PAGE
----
Ellesmere Port football club regeneration approved

The redevelopment of Vauxhall Motors FC in Ellesmere Port has been given the go-ahead, allowing for a new clubhouse, pavilion, and sports pitches, alongside 50 affordable homes.

Planning consultancy Barton Willmore advised Vauxhall Motors Sports & Social Club, the company behind the football club, and provided evidence to Cheshire West & Chester Council that the loss-making VMSCC would close if the proposed development did not happen.

Located 3km to the south of Ellesmere Port on unused brownfield land within the green belt, the plans for the recreational facilities include a replacement clubhouse with a multifunctional sports pavilion providing a café, event and flexible training spaces, a new external 3G sports pitch, and the refurbishment and relocation of existing artificial grass.

The facility aims to support 40,000 visits per year by children.

Next to the sports club, 20 flats and 36 houses, all affordable, will provide homes for local residents.

Dan Mitchell, managing partner at Barton Willmore, said: “The redevelopment of the club is a huge benefit to the local community. Not only will the new and improved facilities provide a unique safe, sporting and educational venue for the entire community to reap the benefits of, both through use and also employment, the high quality affordable homes will contribute to local housing need.”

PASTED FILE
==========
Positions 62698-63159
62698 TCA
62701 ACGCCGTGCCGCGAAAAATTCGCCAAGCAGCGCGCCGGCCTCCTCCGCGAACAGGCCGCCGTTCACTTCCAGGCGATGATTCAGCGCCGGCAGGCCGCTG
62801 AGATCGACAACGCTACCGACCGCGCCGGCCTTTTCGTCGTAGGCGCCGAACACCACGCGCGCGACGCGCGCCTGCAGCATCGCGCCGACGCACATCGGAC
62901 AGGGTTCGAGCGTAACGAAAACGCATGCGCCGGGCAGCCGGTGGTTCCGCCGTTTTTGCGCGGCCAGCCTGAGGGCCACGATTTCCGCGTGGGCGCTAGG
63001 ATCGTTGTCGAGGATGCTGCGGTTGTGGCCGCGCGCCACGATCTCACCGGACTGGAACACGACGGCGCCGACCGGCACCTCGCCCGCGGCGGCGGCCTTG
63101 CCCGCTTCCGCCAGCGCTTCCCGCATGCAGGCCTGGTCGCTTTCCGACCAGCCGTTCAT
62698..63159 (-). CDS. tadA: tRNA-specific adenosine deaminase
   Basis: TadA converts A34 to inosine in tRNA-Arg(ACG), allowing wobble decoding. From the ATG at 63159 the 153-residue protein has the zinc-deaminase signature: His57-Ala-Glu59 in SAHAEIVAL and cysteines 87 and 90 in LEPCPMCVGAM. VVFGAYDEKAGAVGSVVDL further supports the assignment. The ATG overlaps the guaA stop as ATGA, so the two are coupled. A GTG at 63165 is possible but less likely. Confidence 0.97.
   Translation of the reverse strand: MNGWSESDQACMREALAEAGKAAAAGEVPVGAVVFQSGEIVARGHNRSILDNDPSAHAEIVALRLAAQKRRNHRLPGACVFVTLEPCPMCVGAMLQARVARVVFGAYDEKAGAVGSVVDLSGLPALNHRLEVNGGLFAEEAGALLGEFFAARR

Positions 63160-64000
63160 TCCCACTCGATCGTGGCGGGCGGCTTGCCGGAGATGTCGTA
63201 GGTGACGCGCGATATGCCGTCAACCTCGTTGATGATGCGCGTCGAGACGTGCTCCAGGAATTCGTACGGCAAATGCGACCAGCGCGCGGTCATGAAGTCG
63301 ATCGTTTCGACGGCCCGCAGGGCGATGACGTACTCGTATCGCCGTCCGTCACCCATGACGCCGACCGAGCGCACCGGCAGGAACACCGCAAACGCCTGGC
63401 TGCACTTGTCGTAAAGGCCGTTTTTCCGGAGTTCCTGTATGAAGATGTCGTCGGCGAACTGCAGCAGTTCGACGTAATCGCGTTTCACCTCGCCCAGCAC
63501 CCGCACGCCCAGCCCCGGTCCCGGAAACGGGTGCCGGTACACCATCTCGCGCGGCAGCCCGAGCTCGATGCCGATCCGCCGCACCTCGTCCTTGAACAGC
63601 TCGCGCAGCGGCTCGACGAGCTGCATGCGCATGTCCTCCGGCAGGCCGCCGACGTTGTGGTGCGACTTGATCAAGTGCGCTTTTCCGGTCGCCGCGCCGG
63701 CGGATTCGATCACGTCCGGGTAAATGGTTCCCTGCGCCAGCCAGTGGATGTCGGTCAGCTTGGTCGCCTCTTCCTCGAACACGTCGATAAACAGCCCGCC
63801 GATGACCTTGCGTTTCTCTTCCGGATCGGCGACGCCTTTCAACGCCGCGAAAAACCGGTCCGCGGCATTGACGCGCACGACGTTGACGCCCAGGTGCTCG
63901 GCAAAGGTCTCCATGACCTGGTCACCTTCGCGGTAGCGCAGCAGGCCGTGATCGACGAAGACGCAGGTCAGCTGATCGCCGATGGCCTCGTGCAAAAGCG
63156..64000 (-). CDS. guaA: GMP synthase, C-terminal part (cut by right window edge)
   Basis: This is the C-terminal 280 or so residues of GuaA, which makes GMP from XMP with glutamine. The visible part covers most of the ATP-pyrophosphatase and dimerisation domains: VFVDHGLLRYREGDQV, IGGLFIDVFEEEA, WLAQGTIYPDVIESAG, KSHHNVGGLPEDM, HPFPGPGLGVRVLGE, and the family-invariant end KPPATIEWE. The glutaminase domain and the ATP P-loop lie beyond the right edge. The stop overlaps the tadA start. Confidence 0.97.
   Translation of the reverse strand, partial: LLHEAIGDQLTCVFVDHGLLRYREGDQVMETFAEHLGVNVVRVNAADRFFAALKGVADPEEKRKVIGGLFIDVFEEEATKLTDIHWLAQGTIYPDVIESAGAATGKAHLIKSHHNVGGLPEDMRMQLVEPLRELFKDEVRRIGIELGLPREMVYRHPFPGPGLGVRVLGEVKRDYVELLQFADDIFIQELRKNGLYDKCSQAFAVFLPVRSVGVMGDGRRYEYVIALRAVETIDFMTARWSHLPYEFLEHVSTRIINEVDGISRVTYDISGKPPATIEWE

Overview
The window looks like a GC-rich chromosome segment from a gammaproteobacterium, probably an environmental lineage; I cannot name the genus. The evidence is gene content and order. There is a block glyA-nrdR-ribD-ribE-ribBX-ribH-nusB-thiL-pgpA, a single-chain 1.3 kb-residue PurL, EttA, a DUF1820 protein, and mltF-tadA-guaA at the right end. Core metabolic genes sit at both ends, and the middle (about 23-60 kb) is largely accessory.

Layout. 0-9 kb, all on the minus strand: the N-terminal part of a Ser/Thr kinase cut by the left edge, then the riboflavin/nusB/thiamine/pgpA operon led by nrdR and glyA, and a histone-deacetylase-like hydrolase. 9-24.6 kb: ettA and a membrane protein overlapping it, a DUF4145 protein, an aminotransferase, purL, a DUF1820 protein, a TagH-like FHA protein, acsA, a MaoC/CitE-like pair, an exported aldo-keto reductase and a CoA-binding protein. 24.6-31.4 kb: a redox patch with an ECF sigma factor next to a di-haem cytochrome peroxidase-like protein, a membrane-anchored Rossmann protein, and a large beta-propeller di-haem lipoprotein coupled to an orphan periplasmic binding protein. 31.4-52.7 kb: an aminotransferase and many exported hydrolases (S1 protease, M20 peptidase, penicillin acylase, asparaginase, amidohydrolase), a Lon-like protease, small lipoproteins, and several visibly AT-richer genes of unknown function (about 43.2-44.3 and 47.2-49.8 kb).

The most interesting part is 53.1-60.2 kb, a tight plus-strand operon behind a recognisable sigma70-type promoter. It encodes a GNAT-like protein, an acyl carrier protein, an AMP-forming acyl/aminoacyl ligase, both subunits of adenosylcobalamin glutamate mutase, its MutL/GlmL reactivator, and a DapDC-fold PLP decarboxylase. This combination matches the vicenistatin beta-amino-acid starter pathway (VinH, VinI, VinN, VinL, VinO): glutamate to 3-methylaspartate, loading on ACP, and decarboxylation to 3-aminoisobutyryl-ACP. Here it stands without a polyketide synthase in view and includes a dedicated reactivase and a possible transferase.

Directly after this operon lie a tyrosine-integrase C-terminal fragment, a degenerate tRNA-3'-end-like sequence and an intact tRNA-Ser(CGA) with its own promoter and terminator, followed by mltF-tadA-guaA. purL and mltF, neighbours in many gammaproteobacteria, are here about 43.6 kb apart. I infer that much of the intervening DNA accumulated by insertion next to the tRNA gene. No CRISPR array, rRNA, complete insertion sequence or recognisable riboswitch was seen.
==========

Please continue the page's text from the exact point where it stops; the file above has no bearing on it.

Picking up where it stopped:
John McCall Architects designed the scheme.

Vauxhall Sports Club homes

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Yer, we always grant planning permission for 56 properties, including 3 storey flats, in the Green Belt, on unsustainable sites – a mile to the nearest settlement, with no footpaths of street lights, with awful vehicle access, so that the owners of a Sports Club can make a £1 million to bale out their sports club. Perhaps we should say any development of all affordable housing should be treated as exceptional circumstances for building in the Green Belt – like Cheshire West planners did. Never would have got past a Planning Inspector but rejigging the planning committee members seemed to cause them to change their mind.

By Ray McHale

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